A strong foundation and open doors
Japan has different classes of accommodation. There are elite hotels for the super rich (and weddings), 1-5 star hotels for traveling, business hotels, capsule hotels. For futons and home cooked meals there are Japanese inns and pensions. And if your traveling on a budget there are hostels, manga or Internet cafes (you get a partitioned space), and all night onsen (which come with reclining arm chairs for you to sleep in till morning) — and there are even more options, which is all to say that I knew I’d find someplace even though I was traveling peak season and making reservations daily.
In my head I thought I’d mostly stay at business hotels because they offer breakfast, are mostly new, are everywhere, and are inexpensive (about 50USD per night with breakfast). So my first night was at the APA Hotel.
Imagine you’re in a country that communicates in a language that is almost noxiously difficult and so not widely spoken. You’re short. A six foot four white guy walks in with a back pack and swagger do you:
A) Panic, then debate with your co-worker who speaks better English.
B) Greet in your best English. Haro.
C) Greet in casual Japanese. オスっ！
D: Greet in formal Japanese (like you’re supposed to). いらっしゃいませ。
E: Ignore and hope the problem goes away.
Sometimes sadly, those are my options.
So I arrive at my hotel and the front desk staff opts for D and are then surprised, pleased, and curious just how far my Japanese ability extends, which leads to an amusing phenomenon where whomever I’m speaking to might do one of two things:
Speaker faster than normal (hopefully because their nervous) and stop to add whatever English they remember. For example, 岡山の観光地といえば、まず初めにあがるのが、岡山城、後楽園、あの PARUKU ando CASSURU. もちろんここだけじゃあないけど。。。。If I’m feeling playful I might put on an earnest face and define Park and Castle (in Japanese) to make sure we’re on the same page.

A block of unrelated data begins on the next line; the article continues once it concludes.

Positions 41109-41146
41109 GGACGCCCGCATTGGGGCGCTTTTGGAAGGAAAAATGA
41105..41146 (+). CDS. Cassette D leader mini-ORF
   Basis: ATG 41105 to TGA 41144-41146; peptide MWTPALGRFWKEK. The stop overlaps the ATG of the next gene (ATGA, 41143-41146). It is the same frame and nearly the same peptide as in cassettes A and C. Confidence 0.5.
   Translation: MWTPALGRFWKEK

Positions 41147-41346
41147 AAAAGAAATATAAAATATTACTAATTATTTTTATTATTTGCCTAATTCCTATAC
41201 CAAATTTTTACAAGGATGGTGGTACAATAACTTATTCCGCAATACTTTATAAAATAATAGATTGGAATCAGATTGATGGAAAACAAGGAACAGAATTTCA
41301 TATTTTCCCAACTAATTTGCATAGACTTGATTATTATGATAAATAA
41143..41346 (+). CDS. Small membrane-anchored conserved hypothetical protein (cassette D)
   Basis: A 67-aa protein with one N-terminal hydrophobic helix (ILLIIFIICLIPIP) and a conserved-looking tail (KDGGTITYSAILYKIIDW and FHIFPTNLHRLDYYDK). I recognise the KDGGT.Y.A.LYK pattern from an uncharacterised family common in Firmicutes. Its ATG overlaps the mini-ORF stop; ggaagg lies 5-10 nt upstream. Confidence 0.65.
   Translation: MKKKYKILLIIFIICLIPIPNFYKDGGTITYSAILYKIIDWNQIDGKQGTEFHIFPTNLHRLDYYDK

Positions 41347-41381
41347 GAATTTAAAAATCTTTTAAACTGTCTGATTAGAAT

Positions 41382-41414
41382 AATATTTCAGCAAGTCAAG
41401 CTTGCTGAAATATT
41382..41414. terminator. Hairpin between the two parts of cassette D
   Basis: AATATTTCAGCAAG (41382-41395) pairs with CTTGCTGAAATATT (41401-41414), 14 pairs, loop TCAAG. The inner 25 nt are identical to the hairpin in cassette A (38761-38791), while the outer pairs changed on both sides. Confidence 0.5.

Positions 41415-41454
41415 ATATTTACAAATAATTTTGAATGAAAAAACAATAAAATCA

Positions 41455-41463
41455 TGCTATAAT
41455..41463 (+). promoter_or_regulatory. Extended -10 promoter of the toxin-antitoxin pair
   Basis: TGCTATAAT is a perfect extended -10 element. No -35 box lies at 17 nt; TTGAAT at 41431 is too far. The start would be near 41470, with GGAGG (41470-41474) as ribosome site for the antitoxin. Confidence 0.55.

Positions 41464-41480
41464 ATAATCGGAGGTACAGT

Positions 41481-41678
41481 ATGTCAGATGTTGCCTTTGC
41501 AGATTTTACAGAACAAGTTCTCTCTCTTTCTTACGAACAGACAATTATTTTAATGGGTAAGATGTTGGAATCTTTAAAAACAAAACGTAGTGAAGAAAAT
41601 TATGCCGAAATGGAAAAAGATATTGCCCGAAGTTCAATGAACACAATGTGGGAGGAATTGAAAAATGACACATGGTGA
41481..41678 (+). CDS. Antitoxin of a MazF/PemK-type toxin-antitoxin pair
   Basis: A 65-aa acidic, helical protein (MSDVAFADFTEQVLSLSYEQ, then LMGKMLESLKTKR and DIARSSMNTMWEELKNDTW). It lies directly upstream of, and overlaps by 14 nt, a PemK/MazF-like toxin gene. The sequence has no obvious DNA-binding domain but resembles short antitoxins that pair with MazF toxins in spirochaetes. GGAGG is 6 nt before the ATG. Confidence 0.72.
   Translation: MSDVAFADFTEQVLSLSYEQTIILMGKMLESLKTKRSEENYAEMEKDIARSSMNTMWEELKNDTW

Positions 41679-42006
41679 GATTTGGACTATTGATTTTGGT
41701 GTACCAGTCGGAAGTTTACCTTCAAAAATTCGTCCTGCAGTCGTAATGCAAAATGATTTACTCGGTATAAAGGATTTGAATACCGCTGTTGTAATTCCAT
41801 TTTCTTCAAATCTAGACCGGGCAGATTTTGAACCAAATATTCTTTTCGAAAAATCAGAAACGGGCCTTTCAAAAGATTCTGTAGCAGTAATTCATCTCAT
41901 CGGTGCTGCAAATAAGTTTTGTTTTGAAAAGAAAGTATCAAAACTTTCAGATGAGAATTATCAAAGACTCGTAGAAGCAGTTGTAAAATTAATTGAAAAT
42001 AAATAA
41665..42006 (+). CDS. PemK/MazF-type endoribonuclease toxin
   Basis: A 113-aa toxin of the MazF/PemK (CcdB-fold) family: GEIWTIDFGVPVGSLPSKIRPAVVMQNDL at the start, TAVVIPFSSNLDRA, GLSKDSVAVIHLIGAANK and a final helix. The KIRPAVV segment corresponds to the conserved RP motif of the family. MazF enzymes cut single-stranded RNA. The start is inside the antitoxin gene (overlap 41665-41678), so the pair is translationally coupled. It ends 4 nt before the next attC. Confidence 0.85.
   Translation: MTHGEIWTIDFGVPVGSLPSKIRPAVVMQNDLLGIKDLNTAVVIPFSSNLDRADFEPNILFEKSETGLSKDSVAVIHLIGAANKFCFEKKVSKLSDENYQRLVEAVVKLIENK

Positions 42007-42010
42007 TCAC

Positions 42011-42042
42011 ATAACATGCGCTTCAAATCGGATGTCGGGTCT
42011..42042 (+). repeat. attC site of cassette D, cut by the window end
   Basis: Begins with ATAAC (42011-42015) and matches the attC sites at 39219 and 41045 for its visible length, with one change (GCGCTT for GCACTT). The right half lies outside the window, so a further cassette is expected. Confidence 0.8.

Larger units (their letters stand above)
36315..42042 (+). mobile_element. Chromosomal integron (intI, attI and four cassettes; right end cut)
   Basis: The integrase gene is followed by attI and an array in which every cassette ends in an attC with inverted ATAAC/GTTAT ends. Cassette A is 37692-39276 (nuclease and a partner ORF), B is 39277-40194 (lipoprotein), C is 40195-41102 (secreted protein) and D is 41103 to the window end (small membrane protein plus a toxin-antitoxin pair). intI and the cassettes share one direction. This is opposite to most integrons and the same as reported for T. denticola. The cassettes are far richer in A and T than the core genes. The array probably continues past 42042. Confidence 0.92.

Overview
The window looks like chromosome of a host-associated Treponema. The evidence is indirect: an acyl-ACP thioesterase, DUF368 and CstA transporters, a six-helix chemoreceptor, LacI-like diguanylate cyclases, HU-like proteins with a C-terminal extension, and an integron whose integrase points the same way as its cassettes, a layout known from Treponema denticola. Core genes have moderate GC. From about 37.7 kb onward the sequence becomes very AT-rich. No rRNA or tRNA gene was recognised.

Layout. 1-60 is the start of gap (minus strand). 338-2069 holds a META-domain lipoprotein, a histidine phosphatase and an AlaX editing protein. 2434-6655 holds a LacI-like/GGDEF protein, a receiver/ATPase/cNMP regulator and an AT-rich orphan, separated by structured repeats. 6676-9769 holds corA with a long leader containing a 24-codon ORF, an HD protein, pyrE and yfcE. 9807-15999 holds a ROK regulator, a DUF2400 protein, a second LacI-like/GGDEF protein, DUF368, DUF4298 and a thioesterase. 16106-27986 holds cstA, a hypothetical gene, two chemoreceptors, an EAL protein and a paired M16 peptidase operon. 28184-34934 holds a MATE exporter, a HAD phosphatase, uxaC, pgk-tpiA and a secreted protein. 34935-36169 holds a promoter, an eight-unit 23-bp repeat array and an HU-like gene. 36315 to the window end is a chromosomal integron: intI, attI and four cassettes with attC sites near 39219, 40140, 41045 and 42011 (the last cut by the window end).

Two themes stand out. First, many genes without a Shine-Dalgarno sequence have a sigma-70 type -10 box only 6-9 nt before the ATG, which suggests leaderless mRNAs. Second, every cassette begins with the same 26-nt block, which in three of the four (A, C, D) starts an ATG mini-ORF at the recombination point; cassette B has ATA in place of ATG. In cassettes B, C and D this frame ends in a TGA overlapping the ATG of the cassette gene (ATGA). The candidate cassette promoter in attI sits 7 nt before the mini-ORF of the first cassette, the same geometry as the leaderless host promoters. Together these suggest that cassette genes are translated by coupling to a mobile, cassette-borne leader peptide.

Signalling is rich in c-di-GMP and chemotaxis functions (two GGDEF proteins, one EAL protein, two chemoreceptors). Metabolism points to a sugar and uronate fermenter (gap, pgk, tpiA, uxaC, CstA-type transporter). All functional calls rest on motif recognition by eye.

That other thing some people do is answer me in English when I speaking to them in Japanese — do not do this to me unless you are devastatingly handsome, single, and able to flirt because I will call you out on it in public and crush whatever ego you have under foot — really grind it with all my weight — before I tell you to leave my presence and provide me with someone who is competent. (It’s how I get free stuff.) 😉
So this hotel’s staff was professional and curious and still test-driving my Japanese when told me that I was in luck because tomorrow was The Momotaro Matsuri, which they get to explain. Well, what do you know. I have no set itinerary, no reservations to bind me, and I can buy my next shinkansen ticket whenever I like. (raise a glass) Cheers to being unfettered.
So why am I showing you the doors to Okayama Castle after that story? Well, aside from the cliche about travel opening up doors these doors used to be permanently closed to all but a few of high birth and now anyone can pass through — including you, which is true for so many things in our lives. On either side of these doors is something built, a space planned, something beautiful and new (to me). The same is true for whatever passage is just before you. Alternatively, you could just wait in that space between.